Well, it indeed is. In fact, the image quality offered by the 108MP camera of the Realme 9 is the best in INR 20,000 price segment. The pictures taken with the primary camera in daylight are bright, the colours are spot-on, and the images have plenty of details. These pictures are actually very close to what you see with the naked eye. It is also worth noting that the images taken from Realme 9 were very close to what I got with my iPhone 13 Pro.
The image quality is really good even in low-light conditions. You get bright photos that have colours close to real life and a good amount of details.
As for the portrait images, the camera cannot perfectly distinguish between the subject and the background. As a result, the camera blurs the parts of the image that shouldn’t be blurred, such as hair and the lining of your clothes. That being said, the issue is not very prominent and it is perfectly passable for a phone in this price segment. Moreover, the phone failed to activate the Portrait effect if the subject is standing more than six feet away. So, you can’t shoot a portrait image of a full view of a person.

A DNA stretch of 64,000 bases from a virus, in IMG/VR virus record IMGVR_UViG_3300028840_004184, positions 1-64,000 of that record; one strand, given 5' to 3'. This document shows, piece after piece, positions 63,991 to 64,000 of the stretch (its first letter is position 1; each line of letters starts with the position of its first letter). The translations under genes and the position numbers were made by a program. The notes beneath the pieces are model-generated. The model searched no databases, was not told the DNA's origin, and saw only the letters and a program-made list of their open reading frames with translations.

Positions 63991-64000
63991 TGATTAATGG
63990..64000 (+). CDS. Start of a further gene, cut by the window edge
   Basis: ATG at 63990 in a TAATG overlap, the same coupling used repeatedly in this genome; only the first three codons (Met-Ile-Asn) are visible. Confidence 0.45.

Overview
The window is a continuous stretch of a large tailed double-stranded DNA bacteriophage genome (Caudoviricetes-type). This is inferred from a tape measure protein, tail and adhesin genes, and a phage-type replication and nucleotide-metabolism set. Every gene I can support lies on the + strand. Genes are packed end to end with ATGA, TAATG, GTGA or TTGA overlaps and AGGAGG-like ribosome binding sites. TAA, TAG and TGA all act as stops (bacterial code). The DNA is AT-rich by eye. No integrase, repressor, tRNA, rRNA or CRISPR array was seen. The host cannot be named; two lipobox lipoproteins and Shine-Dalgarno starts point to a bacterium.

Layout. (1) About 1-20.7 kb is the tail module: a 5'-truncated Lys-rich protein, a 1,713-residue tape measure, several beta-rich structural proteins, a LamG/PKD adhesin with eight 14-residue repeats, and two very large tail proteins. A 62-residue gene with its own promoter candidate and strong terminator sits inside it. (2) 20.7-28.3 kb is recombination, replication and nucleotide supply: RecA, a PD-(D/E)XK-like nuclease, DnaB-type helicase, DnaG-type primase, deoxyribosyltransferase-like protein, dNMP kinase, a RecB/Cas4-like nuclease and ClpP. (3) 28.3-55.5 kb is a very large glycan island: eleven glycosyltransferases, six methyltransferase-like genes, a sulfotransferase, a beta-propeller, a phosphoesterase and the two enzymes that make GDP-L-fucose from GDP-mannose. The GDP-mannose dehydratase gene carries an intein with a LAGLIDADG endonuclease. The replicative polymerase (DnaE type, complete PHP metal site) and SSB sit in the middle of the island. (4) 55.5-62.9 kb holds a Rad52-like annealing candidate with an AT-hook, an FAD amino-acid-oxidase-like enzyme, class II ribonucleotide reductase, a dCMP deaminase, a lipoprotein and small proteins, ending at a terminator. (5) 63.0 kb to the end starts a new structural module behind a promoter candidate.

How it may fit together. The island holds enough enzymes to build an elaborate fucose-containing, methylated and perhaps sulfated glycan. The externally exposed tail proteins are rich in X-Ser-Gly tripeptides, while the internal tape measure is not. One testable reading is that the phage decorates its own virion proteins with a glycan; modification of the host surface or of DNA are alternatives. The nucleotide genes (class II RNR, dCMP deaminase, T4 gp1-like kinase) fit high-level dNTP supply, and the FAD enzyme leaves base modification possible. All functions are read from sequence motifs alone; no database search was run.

While the 108MP camera captures pretty good images in daylight and lowlight conditions, I do have to say that the images are only marginally better than what you get from 64MP cameras in phones like the Redmi Note 10 Pro. You will have to compare the images from Realme 9 and the Redmi Note 10 Pro side by side to see any tangible difference.
Where I was disappointed by the Realme 9 is that it can record videos only up to 1080p resolution at 30 frames per second, and even those videos aren’t any good. The EIS doesn’t work properly and as a result, you get shaky videos. Other smartphones in the segment offer a much better video recording quality. In my opinion, video recording quality matters as much as image quality does. If you look at both, the image and video quality, the Realme 9, despite its amazing camera hardware and really good image quality, does not have the best overall camera performance in the segment.